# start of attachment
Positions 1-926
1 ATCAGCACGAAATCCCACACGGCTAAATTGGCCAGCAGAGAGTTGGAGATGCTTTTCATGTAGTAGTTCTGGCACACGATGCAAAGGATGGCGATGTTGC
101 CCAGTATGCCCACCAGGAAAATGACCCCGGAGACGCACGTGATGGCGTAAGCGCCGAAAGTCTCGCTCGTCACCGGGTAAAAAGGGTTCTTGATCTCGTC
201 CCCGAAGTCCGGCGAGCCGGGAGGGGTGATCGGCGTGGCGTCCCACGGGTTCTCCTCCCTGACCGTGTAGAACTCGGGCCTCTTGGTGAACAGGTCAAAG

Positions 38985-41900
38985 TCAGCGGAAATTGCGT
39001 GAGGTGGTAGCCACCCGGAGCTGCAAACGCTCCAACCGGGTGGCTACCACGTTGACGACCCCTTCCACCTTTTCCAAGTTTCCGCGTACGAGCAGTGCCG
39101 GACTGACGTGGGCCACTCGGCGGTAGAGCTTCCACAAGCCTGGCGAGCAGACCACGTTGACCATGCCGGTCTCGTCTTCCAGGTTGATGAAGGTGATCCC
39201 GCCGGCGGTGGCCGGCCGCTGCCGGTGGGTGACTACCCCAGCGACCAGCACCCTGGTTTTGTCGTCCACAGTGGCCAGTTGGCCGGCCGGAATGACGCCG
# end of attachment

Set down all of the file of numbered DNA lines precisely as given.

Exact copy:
Positions 1-926
1 ATCAGCACGAAATCCCACACGGCTAAATTGGCCAGCAGAGAGTTGGAGATGCTTTTCATGTAGTAGTTCTGGCACACGATGCAAAGGATGGCGATGTTGC
101 CCAGTATGCCCACCAGGAAAATGACCCCGGAGACGCACGTGATGGCGTAAGCGCCGAAAGTCTCGCTCGTCACCGGGTAAAAAGGGTTCTTGATCTCGTC
201 CCCGAAGTCCGGCGAGCCGGGAGGGGTGATCGGCGTGGCGTCCCACGGGTTCTCCTCCCTGACCGTGTAGAACTCGGGCCTCTTGGTGAACAGGTCAAAG

Positions 38985-41900
38985 TCAGCGGAAATTGCGT
39001 GAGGTGGTAGCCACCCGGAGCTGCAAACGCTCCAACCGGGTGGCTACCACGTTGACGACCCCTTCCACCTTTTCCAAGTTTCCGCGTACGAGCAGTGCCG
39101 GACTGACGTGGGCCACTCGGCGGTAGAGCTTCCACAAGCCTGGCGAGCAGACCACGTTGACCATGCCGGTCTCGTCTTCCAGGTTGATGAAGGTGATCCC
39201 GCCGGCGGTGGCCGGCCGCTGCCGGTGGGTGACTACCCCAGCGACCAGCACCCTGGTTTTGTCGTCCACAGTGGCCAGTTGGCCGGCCGGAATGACGCCG